The Internal Revenue Service by default treats limited liability companies with more than one member as partnerships. Converting a general partnership into an LLC treated with the default classification is a fairly simple matter, provided all partners and the company assets are converted to the LLC. Because LLCs are governed by state law, specific regulations will vary depending on where you set up the business.
Check regulations governing the formation of LLCs in your state. The Limited Liability Company Center notes that many states provide a form to convert a partnership into an LLC, transferring assets and partnership interests in one step. California, for instance, provides a one-page conversion form with requirements that include the name of the old partnership and the new LLC, name and address of a resident agent or company officer, and the signatures of at least two partners. If your state has such a one-step form, fill in the appropriate conversion information.
File the form to convert your partnership into an LLC with the appropriate state office, usually the secretary of state. If your state doesn’t have the one-step conversion form, file articles of organization or a similarly titled document with the state to establish the LLC. The new company can have the same name as the former partnership with the addition of "Limited Liability Company" or the initials "LLC" attached to it, or it can have an entirely new name, as long as it has the LLC identifier as part of it.
Pay any fees for the filing. Fees for forming an LLC vary widely by state, from $50 to several hundred dollars.
Dissolve the old partnership. The LLC is the successor company, as would happen in the surviving entity of a merger. General partnerships need not be registered on the state level, and if your partnership was based on an informal agreement, BusinessWeek advises there is no legal business entity to dissolve. Even so, you may need to transfer any local business licenses to the LLC. If your partnership operated under a company name, you may also need to file a termination of an assumed name. You should transfer any leases to the new LLC. If your partnership was registered to do business in other states, you will need to notify those states as well.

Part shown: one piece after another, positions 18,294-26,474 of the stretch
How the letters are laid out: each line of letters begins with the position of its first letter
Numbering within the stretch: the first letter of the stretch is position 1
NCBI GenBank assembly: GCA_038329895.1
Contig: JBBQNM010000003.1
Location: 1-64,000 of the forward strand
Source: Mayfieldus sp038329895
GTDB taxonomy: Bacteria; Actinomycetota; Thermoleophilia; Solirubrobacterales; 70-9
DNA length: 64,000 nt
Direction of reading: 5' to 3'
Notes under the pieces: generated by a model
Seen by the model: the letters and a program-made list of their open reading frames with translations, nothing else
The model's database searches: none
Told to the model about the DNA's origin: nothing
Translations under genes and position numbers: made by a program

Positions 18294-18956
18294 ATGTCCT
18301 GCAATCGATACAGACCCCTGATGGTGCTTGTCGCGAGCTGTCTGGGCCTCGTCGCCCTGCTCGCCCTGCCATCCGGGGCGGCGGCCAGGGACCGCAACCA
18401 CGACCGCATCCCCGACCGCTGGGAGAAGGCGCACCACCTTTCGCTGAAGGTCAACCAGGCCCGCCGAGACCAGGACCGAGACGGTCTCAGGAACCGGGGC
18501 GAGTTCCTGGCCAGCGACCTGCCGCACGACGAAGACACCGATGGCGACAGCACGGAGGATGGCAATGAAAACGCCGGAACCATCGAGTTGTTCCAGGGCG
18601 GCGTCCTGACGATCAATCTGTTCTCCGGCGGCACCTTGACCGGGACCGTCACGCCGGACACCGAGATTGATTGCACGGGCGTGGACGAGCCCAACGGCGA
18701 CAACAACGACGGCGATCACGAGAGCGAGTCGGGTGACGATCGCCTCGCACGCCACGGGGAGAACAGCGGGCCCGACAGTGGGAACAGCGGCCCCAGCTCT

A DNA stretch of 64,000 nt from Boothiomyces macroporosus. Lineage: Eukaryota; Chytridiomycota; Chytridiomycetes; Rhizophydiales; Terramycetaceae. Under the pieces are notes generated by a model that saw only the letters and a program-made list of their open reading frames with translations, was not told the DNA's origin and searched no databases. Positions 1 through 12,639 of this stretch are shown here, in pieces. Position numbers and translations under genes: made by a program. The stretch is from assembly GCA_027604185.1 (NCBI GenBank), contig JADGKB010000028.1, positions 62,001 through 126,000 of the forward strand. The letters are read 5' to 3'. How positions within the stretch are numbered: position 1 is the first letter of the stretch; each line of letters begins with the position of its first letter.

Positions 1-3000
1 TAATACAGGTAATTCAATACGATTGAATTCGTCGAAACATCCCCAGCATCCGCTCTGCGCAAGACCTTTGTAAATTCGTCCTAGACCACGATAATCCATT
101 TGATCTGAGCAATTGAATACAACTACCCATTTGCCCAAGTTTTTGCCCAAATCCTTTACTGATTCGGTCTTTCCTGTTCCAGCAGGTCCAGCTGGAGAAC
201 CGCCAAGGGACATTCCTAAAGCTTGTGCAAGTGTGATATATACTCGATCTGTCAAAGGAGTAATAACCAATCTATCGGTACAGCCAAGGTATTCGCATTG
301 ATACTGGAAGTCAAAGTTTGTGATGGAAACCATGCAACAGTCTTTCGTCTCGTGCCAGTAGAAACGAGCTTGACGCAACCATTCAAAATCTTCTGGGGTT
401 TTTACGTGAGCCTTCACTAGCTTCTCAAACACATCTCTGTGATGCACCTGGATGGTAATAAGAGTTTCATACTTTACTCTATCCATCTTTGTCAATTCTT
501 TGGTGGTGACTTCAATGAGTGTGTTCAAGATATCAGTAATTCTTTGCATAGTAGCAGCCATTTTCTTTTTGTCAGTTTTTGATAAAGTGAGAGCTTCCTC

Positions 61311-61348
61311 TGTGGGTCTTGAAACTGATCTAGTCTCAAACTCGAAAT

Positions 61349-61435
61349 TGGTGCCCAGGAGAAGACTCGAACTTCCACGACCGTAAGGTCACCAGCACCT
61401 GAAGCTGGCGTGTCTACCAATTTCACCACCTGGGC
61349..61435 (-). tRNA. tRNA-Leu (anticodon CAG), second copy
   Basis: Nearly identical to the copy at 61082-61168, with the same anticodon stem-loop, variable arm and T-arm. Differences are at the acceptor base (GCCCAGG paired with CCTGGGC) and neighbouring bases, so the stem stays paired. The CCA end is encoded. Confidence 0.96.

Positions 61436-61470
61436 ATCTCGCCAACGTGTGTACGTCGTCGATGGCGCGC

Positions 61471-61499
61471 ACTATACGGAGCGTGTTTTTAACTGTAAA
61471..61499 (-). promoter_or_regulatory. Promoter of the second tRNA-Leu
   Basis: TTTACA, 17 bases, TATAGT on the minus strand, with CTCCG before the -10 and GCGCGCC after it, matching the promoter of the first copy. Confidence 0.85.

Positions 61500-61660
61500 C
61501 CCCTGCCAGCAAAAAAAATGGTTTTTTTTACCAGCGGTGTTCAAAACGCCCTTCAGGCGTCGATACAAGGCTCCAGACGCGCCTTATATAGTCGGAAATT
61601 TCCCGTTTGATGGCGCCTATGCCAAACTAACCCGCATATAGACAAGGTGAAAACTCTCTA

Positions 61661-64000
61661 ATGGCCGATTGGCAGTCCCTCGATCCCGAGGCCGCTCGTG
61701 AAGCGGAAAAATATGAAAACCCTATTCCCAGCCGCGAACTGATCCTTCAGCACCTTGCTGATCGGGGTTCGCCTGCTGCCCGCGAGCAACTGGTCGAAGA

Transfer all assets from the partnership to the LLC. Technically, dissolving the partnership distributed all the assets and liabilities to the partners, who then contributed them to the new LLC. But the Limited Liability Company Center states the IRS considers the conversion as not terminating the previous partnership since it continues in an LLC recognized as a partnership for tax purposes. So there is no gain or loss in the conversion, and a partner’s interest in the partnership continues in the LLC.
The conversion will not eliminate any personal liability that existed before the partnership became an LLC. The law firm Greenbaum Rowe Smith & Davis suggests you should also obtain the consent of any lenders with outstanding loans to the old partnership to avoid triggering a default. Any personal assets used as collateral for a business loan are still at risk after the partnership’s conversion to an LLC.